NetPoulSafe articles

Awareness central to keep bird flu away

After nearly six months without bird flu, bird flu (HPAI) was detected again at a poultry farm in July. Biosecurity measures do not offer a 100% guarantee that animals will not become infected, but they do reduce the risks. What should poultry farmers pay attention to? Being aware and consistent is essential.

Biosecurity compliance improving…

In this article the NetPoulSafe activities in the Netherlands are described. Network Facilitator Annick Spaans says that “Poultry farmers know they should change shoes and work hygienically, but compliance can be improved. As a farmers’ association, we want to provide support so that biosecurity is higher on poultry farmers’ priority list.”

As one of the activities, ZLTO did a trajectory with seventeen poultry farmers from different subsectors from March 2022 to March 2023. Because of corona and bird flu, the meetings were online. In order to bundle knowledge and create support to actually make changes, ZLTO focuses strongly on the cooperation between poultry farmer, veterinarian and advisors from feed and breeding. A. Spaans: “We know that is effective.” Coaching and sessions about farm zoning, involving all these parties, were part of this trajectory. In addition, the article explains the Biocheck.Ugent scoring tool. Also insights from other interviewees about biosecurity can be read in the article.

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Sharing knowledge about biosecurity

The nation Network Facilitator of Netherlands, Annick Spaans, explains about the NetPoulSafe project. Among others, Annick tells about the one-year Dutch NetPoulSafe trajectory, which includes online group meetings, coaching and a farm zoning session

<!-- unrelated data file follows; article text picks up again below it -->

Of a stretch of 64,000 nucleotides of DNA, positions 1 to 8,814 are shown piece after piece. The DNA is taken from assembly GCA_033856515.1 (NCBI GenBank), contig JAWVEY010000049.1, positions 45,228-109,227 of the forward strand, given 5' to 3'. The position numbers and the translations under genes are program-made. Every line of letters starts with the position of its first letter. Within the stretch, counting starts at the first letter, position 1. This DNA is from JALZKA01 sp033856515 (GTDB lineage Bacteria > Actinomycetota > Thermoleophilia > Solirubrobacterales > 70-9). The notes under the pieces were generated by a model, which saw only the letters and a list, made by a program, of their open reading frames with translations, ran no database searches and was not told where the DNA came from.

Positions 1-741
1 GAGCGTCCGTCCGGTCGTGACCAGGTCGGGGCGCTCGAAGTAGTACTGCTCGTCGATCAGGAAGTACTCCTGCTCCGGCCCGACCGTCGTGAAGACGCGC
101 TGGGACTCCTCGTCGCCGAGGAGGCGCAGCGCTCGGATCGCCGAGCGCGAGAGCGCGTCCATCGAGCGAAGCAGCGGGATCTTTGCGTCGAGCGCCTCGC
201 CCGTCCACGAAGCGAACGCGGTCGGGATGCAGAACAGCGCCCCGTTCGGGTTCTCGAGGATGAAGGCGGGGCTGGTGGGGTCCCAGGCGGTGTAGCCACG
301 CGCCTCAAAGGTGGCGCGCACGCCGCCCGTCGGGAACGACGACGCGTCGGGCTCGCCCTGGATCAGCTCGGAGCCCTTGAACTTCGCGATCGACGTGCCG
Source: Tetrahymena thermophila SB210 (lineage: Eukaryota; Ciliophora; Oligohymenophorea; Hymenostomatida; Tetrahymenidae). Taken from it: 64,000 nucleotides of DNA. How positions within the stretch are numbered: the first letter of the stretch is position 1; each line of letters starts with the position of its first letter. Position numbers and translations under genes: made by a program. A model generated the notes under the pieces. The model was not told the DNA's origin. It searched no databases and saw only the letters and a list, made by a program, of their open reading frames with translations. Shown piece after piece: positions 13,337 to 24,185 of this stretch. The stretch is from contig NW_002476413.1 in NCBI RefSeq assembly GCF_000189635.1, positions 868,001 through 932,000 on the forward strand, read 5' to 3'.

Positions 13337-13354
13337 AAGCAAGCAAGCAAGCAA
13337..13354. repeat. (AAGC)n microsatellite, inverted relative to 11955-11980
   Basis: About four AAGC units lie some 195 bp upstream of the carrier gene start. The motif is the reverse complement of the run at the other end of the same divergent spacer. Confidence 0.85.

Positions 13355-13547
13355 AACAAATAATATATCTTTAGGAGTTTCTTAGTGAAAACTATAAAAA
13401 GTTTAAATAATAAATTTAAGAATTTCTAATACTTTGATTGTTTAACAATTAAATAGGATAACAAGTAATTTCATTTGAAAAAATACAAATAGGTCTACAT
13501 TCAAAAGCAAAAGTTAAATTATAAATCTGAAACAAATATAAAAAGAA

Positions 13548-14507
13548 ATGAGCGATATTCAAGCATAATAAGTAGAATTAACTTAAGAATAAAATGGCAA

We hope that people will start thinking more consciously about biosecurity measures.

A. Spaans, ZLTO

One of the coaches who implemented supporting measures in Pilot Farms, Hilde Franse, also speaks about her experiences of the project.

” I think biosafety is an interesting topic. Because I had little experience with poultry, I was curious to see how other poultry farmers dealt with biosecurity. What I found interesting, for example, is how others approached the routing in the farm. In our case, it is not yet very practical. Our arable area is right next to the stables, so the logistical routes for the poultry are shared with the tractors that go into the fields. We are planning to build new stables and we are taking this into account. “

H. Franse

This article is available in the newspaper Nieuwe Oogst, 04/08/2023.

Breeding companies are proactive in implementing biosecurity measures 

The primary goal of biosecurity procedures in poultry production systems is to reduce the introduction of infectious diseases into the farm. If an infection is introduced and spreads, the protocols attempt to limit disease spread inside and between farms. Therefore, good biosecurity should be applied at all times and not just during a disease outbreak.

Poultry  breeding and rearing facilities need to fully understand the importance of maintaining high standards to ensure the safety and quality of the downstream poultry production chain. Understanding what is going on in terms of biosecurity in breeder farms may be the first step toward making the required modifications to make farms less vulnerable to disease invasion.This study is a quantitative assessment of common practices used by poultry breeding companies to improve the biosecurity of their flocks. Although, the application of conventional biosecurity measures on breeding farms was generally found to be high and agreeable, in some farms it was found inadequate.